I have been using Fatmap and Viewranger apps on my phone for a while now and they work really well. Keep your phone in flight mode and tucked in a warm pocket to protect the battery. I also carry a spare phone as it is never a good idea to comprise the battery life of your emergency communication.



Such a simple piece of kit and essential for surviving the night if you get lost or injured. They’re also easy to bust out the bag and throw over yourself on a wild day when you need a break from the weather and wind chill.

Group shelters are really small and light these days so there really is no excuse. Summit Equipment make some really compact 2, 4 and 6 person shelters which are pocket sized. Throw one in your bag and forget about it till you need it.

Pack: Arva Rescuer 32 Pro


A good ski pack should sit low on the back so the weight works with your hips rather than being top heavy and adding a counter force when turning. It should be big enough to easily swallow your kit but not so big that you are tempted with the extra extras.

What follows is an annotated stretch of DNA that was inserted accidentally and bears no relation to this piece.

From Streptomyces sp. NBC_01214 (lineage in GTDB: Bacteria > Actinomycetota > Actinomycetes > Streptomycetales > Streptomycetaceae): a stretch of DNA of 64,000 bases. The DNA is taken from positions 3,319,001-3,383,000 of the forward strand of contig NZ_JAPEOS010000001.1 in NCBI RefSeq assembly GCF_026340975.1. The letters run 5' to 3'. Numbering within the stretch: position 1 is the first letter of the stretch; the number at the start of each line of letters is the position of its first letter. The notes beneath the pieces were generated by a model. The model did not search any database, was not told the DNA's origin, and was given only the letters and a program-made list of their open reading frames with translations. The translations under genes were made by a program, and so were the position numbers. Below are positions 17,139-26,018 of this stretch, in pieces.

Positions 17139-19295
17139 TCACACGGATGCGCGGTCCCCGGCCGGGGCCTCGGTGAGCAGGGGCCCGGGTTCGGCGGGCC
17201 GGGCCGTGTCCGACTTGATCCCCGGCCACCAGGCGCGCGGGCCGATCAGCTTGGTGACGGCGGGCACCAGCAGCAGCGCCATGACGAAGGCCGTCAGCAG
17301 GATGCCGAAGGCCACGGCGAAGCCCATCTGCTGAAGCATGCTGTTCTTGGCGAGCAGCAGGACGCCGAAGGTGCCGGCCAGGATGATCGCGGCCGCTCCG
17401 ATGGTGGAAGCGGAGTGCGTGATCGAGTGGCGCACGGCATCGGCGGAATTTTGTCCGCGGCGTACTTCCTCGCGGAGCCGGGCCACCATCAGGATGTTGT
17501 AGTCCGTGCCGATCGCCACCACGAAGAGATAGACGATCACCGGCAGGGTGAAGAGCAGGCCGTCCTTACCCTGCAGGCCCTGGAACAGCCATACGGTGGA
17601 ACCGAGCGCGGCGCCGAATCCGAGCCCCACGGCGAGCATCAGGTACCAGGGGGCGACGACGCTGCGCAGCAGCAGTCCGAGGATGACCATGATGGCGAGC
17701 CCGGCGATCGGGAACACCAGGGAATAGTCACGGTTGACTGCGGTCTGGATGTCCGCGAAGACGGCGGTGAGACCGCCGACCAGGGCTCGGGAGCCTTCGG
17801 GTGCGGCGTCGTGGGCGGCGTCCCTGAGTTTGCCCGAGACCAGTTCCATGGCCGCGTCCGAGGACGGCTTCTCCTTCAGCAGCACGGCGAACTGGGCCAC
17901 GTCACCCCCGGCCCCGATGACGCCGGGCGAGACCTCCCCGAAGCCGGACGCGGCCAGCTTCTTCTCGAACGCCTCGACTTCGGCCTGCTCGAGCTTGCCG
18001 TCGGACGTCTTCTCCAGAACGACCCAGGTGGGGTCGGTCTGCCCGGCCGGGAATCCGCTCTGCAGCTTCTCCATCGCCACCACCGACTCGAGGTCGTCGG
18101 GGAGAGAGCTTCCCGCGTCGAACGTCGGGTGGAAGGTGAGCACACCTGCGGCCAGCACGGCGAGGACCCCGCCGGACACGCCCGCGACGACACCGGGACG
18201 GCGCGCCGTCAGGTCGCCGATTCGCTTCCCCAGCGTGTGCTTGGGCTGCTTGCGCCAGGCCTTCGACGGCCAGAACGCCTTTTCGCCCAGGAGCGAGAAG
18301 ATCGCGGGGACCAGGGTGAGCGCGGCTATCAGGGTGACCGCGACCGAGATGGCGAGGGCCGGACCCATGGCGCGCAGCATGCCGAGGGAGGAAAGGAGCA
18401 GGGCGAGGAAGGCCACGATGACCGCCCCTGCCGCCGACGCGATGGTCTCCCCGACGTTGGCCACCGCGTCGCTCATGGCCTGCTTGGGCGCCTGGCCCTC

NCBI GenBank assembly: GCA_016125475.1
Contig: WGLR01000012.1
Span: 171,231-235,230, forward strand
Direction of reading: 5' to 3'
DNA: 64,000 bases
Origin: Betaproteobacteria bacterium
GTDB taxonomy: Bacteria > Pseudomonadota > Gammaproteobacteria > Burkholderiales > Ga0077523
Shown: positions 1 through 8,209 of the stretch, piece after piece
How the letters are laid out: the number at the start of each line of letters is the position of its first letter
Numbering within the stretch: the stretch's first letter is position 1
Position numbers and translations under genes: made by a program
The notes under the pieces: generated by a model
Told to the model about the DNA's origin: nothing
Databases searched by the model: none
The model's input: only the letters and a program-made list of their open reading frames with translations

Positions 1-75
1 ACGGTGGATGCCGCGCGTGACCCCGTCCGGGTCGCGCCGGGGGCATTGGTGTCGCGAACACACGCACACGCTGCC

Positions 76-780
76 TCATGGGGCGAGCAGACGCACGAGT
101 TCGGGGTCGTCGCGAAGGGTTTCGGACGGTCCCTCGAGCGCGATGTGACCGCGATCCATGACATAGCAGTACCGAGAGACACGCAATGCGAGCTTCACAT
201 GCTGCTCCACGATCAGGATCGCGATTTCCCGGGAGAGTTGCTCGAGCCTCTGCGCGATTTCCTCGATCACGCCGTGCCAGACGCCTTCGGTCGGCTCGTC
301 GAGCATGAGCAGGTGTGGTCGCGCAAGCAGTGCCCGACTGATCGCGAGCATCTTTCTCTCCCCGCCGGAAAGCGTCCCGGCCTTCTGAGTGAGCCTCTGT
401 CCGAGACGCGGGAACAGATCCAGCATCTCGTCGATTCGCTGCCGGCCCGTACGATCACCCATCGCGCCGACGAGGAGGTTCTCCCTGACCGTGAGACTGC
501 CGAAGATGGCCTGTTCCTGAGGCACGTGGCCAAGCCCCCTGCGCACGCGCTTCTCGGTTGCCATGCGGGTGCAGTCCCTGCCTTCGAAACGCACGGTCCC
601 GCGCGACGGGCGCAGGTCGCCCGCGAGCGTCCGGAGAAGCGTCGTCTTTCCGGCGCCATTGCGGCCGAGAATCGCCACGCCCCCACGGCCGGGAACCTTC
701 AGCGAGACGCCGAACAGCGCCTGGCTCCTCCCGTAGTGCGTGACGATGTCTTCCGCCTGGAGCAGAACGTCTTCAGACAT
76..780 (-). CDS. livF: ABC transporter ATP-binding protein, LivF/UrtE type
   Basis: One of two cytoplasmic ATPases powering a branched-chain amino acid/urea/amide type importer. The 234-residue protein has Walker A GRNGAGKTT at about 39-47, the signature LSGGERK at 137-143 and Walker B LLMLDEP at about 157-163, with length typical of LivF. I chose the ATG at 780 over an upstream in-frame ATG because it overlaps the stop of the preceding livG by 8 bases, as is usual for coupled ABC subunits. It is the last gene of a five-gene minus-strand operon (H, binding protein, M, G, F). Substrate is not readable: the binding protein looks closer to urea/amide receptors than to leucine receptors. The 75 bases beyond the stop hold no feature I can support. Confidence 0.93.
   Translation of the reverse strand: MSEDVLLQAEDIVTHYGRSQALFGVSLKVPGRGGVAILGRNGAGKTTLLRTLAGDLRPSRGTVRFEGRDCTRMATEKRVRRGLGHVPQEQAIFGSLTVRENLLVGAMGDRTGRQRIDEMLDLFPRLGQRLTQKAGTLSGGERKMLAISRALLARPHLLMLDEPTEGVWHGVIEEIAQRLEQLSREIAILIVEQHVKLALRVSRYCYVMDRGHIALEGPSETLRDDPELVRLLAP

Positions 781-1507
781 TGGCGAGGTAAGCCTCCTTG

This winter I will be using the Arva Recuer 32 Pro. Designed for ski patrollers, the Pro has lots of pockets to organise your nick nacks, perfect for my OCD. It has a separate, oversized rescue pocket that swallows the shovel blade but also skins, jackets and occasionally the rope. Using lots of small waterproof stuff sacks keeps my gear dry, accessible and helps me pack to fill every corner.


Things occasionally go wrong, but thankfully the gear we use is really well made and reliable.

Keep your bindings well greased using a lithium based lubricant and fingers crossed you will only have to deal with minor repairs.

I still carry a few tools to make sure I can fix any problem on the hill. A screwdriver with a few different heads is always useful, mostly for adjusting bindings or tightening loose boot buckles. I have also added a few ‘Torx’ bits, as these fittings are becoming more common.

A selection of rubber ski straps are the real ‘get out of jail free card’, not only do they hold your skis together so you don’t look like a punter but they can fix anything. Broken boots, damaged bindings, skins that have run out of glue, all have been fixed quickly with a few ski straps.

So with a little bit of nerdiness and a suitable dose of OCD, it is possible to navigate your way through the complexities of the available ski kit and find just the right Rig for the Gig so that you can zip up your jacket, wipe your googles and still get some cool turns whilst the Scottish weather throws four seasons in one day at you.